Moreover, God has used the fact that most of the Jews rejected His Messiah for good, for it was through their rejection of gospel that the message of salvation was taken to the Gentiles. Yet Paul still prays for his people, that ultimately they will turn to Christ and be once again fully included and accepted in God’s salvation.

  • This section of Scripture contains some concepts that might be difficult to understand or receive, such as God’s election and hardening. Are you able to trust God even when you don’t understand all of His ways?
  • What difference does it make in your Christian life to be assured that God is a God who keeps His promises made to His people?
  • Paul is very personally committed to seeing the gospel of Christ accepted among his people. Think about your people group or ethnic background. How is God working among your people?

Week #5: The Gospel Carries Us Through Our Sufferings

For I consider that the sufferings of this present time are not worth comparing with the glory that is to be revealed to us [Romans 8:18]. For the creation waits with eager longing for the revealing of the sons of God. For the creation was subjected to futility, not willingly, but because of him who subjected it, in hope that the creation itself will be set free from its bondage to corruption and obtain the freedom of the glory of the children of God. For we know that the whole creation has been groaning together in the pains of childbirth until now. And not only the creation, but we ourselves, who have the firstfruits of the Spirit, groan inwardly as we wait eagerly for adoption as sons, the redemption of our bodies. For in this hope we were saved. Now hope that is seen is not hope. For who hopes for what he sees? But if we hope for what we do not see, we wait for it with patience. 

Likewise the Spirit helps us in our weakness. For we do not know what to pray for as we ought, but the Spirit himself intercedes for us with groanings too deep for words. And he who searches hearts knows what is the mind of the Spirit, because the Spirit intercedes for the saints according to the will of God. And we know that for those who love God all things work together for good, for those who are called according to his purpose. For those whom he foreknew he also predestined to be conformed to the image of his Son, in order that he might be the firstborn among many brothers. And those whom he predestined he also called, and those whom he called he also justified, and those whom he justified he also glorified.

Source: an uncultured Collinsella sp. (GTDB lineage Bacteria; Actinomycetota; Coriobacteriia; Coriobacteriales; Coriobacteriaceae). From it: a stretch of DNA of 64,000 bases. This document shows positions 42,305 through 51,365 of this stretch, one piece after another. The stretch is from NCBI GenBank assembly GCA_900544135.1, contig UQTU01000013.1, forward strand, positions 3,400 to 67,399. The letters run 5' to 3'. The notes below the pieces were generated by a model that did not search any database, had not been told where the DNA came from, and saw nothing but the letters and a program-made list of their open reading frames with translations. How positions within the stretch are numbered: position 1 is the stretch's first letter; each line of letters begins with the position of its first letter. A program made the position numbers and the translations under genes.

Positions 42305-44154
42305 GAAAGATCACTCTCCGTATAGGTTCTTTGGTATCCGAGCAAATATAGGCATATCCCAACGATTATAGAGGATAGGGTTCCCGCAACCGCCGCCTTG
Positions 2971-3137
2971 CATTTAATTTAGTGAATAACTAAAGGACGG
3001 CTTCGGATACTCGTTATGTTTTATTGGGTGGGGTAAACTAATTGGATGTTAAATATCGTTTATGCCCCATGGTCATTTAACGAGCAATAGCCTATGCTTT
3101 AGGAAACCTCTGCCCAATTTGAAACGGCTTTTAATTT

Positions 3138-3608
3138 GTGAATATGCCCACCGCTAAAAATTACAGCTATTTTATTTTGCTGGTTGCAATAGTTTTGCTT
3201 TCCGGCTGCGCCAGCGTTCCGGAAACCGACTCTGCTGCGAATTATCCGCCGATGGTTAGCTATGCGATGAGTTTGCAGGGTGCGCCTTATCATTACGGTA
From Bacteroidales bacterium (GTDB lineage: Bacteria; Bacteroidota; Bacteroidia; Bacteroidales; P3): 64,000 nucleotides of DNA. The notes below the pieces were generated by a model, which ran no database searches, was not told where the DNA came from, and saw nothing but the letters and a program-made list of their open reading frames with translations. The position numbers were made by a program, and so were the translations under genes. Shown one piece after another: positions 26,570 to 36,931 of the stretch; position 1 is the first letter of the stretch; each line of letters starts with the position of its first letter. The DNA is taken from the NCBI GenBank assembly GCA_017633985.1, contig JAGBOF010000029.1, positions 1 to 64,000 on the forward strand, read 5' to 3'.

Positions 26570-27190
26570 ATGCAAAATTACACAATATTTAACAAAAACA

What then shall we say to these things? If God is for us, who can be against us? He who did not spare his own Son but gave him up for us all, how will he not also with him graciously give us all things? Who shall bring any charge against God’s elect? It is God who justifies. Who is to condemn? Christ Jesus is the one who died—more than that, who was raised—who is at the right hand of God, who indeed is interceding for us. Who shall separate us from the love of Christ? Shall tribulation, or distress, or persecution, or famine, or nakedness, or danger, or sword? As it is written, “For your sake we are being killed all the day long; we are regarded as sheep to be slaughtered.” 

No, in all these things we are more than conquerors through him who loved us. For I am sure that neither death nor life, nor angels nor rulers, nor things present nor things to come, nor powers, nor height nor depth, nor anything else in all creation, will be able to separate us from the love of God in Christ Jesus our Lord [Romans 8:37-39].

Suffering is an inevitable part of life, and though the Christian is not excused from it, our suffering is mediated through the perspective of faith. Scripture teaches us that when mankind rebelled against God creation itself was affected, so that we live in a world of suffering. While the Bible does not explicitly reveal why God subjected creation to futility, many Christian thinkers believe that one of the reasons God allows suffering is so that we do not set our heart on this impermanent world but on God alone, the Unshakable One. Suffering, C.S. Lewis famously observed, is God’s “megaphone to arouse a deaf world.” It is often when we undergo the most severest trials that our eyes are fixed most desperately upon God. 

While the Bible does not fully address the reasons behind suffering, we are assured of three things in this passage. 

  1. God uses suffering to bring about something good. At the end of the day we trust that there is a purpose for our suffering. Remarkably, the Christian is able to rejoice in suffering, “knowing that suffering produces endurance, and endurance produces character, and character produces hope, and hope does not put us to shame, because God’s love has been poured into our hearts through the Holy Spirit who has been given to us [Romans 5:3-5].”